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RMS Queen Elizabeth 2

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Queen Elizabeth 2, Inchgreen Dry Dock, Greenock, 1970, Fox
Queen Elizabeth 2 1970
Inchgreen Dry Dock Greenock

The RMS Queen Elizabeth 2, or QE2, was launched on September 20, 1967. The vessel was Job No 736 at John Brown's shipyard, where it was also referred to as Q4. There had been plans for a replacement of the Queen Mary during the 1950s, the Q3, but this was eventually cancelled. The name of the new ship remained a closely guarded secret until launch ceremony of 1969, by Her Majesty Queen Elizabeth II. The QE2 was not named after Queen Elizabeth II, but after the previous RMS Queen Elizabeth. Since Roman numerals are always used to denote monarchs, the Arabic numeral 2 was used to distinguish the new ship's name from that of the reigning monarch. When Queen Elizabeth II launched the ship, she referred to it as "Queen Elizabeth the Second", although it is normally referred to as "Queen Elizabeth 2" rather than "Queen Elizabeth the Second", and more usually shortened to "QE2".

The ship's original steam turbines were of a novel design which, on their maiden voyage to Southampton, proved to be faulty. Redesigned and rebuilt, they operated well until 1982, when they were replaced by nine turbocharged diesel engines driving alternators which drove twin screws via electric motors. This reduced fuel consumption by something like 50% and increased speed to 34 knots. This refit was also the reason for the fitting of new and larger funnel, a single item (originally painted white, but reverted to Cunard colours in 1983) with an air scoop located on each side which served to lift exhaust gases above the aft decks.

Cunard Line sold the QE2 to Dubai World, for $100 million. The ship was to be delivered to its new owners in November 2008, for conversion into a luxury hotel, complete with retail and entertainment complex next to the Palm Jumeirah, Dubai, then the largest man made island in the World.

War service

During the Falkland's War of 1982, the Government requisitioned the QE2 to carry troops to the conflict. The ship emerged unscathed, and once refitted and re-engined, returned to service as a liner.

Emotional ties to the Clyde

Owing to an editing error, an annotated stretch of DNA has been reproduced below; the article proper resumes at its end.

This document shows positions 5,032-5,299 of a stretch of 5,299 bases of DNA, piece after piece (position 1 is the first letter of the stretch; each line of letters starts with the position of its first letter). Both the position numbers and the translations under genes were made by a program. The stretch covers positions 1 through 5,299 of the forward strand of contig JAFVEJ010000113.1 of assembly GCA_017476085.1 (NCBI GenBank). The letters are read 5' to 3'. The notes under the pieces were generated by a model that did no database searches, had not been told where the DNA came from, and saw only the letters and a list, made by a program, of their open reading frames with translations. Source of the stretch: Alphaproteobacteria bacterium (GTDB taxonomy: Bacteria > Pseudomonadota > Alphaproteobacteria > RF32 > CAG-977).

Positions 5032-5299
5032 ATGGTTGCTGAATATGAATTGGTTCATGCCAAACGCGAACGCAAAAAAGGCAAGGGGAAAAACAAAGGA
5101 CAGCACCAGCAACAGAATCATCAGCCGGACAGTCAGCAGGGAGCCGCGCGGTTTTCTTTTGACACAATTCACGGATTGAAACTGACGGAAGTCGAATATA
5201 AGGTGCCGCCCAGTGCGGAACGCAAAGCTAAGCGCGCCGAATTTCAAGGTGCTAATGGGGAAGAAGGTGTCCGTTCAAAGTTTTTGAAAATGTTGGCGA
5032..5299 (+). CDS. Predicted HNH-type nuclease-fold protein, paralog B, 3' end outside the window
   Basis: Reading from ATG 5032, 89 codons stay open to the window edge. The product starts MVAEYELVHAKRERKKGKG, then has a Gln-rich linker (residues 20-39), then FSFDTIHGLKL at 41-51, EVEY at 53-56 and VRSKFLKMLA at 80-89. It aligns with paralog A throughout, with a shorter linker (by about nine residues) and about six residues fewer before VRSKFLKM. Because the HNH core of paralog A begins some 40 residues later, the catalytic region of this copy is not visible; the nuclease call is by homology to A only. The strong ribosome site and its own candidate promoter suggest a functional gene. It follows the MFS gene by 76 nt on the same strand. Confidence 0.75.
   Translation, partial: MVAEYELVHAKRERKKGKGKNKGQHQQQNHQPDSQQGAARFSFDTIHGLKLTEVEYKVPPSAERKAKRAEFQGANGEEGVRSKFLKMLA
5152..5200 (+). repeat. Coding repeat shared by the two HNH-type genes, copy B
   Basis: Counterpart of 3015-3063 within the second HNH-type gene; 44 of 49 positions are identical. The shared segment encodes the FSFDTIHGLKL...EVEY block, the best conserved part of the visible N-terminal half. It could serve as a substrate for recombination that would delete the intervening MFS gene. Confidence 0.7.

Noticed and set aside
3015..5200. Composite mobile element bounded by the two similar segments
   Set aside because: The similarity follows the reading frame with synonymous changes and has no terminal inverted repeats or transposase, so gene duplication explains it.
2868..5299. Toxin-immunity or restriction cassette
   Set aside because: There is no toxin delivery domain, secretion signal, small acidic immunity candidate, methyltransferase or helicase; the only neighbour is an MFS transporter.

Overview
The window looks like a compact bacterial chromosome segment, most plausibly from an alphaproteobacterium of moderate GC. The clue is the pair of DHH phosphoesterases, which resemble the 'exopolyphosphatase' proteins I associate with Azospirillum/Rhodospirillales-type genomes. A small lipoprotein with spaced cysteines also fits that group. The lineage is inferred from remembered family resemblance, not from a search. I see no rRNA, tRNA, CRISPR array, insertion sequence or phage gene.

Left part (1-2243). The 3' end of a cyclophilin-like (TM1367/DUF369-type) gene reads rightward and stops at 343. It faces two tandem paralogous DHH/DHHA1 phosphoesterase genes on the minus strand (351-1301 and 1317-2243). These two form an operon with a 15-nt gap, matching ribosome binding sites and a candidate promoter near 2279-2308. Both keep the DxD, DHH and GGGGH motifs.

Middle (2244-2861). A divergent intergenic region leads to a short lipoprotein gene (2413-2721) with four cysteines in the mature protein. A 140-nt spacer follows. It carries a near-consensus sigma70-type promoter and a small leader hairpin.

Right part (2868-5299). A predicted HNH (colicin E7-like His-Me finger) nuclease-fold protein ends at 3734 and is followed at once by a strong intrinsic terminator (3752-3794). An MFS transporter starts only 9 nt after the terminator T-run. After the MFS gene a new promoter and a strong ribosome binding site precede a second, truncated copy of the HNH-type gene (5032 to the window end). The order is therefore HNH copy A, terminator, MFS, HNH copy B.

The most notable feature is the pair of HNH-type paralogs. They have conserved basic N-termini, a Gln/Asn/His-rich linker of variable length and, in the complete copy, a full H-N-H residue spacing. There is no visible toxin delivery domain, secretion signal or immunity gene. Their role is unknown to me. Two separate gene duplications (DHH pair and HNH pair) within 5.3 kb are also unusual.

In 1967, the Scottish shipbuilding industry was aged and disintegrating, much of the machinery used to build the QE2 dated back to the 19th century, and the yards found themselves increasingly unable to compete with more modern foreign shipyards. Q4 would the last big ship built on the Clyde and Glasgow folksinger Matt McGinn wrote a song in her praise entitled "The Ballad of Q4", which contained the immortal line "We'll never see the likes of her again!" Clydesiders up and down the river and firth took the QE2 to their hearts, so much so that on her 40th anniversary cruise to Greenock on September 20, 2007, thousands of people turned out to see her departure. The main street through Greenock came to a virtual standstill for most of the day, and by the time she came to leave even the back streets had come to a stop.

Final visit to the Clyde

On Sunday, October 5, 2008, the QE2 made her last visit to the Clyde when she visited Greenock Ocean Terminal on her final round the country tour prior to sailing to Dubai to become a floating hotel. Escorted by the destroyer HMS Glasgow, and an armada of small ships and boats, she made her way to the terminal. As usual, thousands of people had turned out to see her.

She sailed for her final Scottish port, Queensferry on the Firth of Forth, at 22:00 BST following a firework display to mark her departure. Again, thousands of people waited in the cold and dark to watch her leave the Clyde for the last time.

Departure for Dubai

On Tuesday November 11, 2008, the QE2 sailed from Southampton to the accompaniment of a massive fireworks display. Her final visit to Southampton had been somewhat traumatic - she hit a sandbank in the Solent on the way in and had to be pulled off by tugs.

On the November 13, 2008, The Daily Express revealed plans for the liner once in Dubai. The paper stated that the ship would undergo massive works to satisfy the requirements of the new owners. The funnel was to be removed to allow the engine room to be stripped out, with the machinery being lifted out through the hole left by the funnel. A smaller replica of the original funnel was to be constructed elsewhere on the upper deck, where it was to feature as the entrance to the ship/hotel. All the lifeboats were to be removed, and massive internal alterations made to the accommodation areas to suit the liner's use as a floating hotel.

The paper claimed this came as a surprise to most people, who were said to have wrongly assumed that the ship would be preserved, in outward appearance at least.

On the November 26, 2008, the lunchtime BBC News showed live pictures of the QE2 arriving in Dubai, and confirmed that the above alterations to the ship would be taking place. It was also noted that this was the 40th anniversary of her launch.

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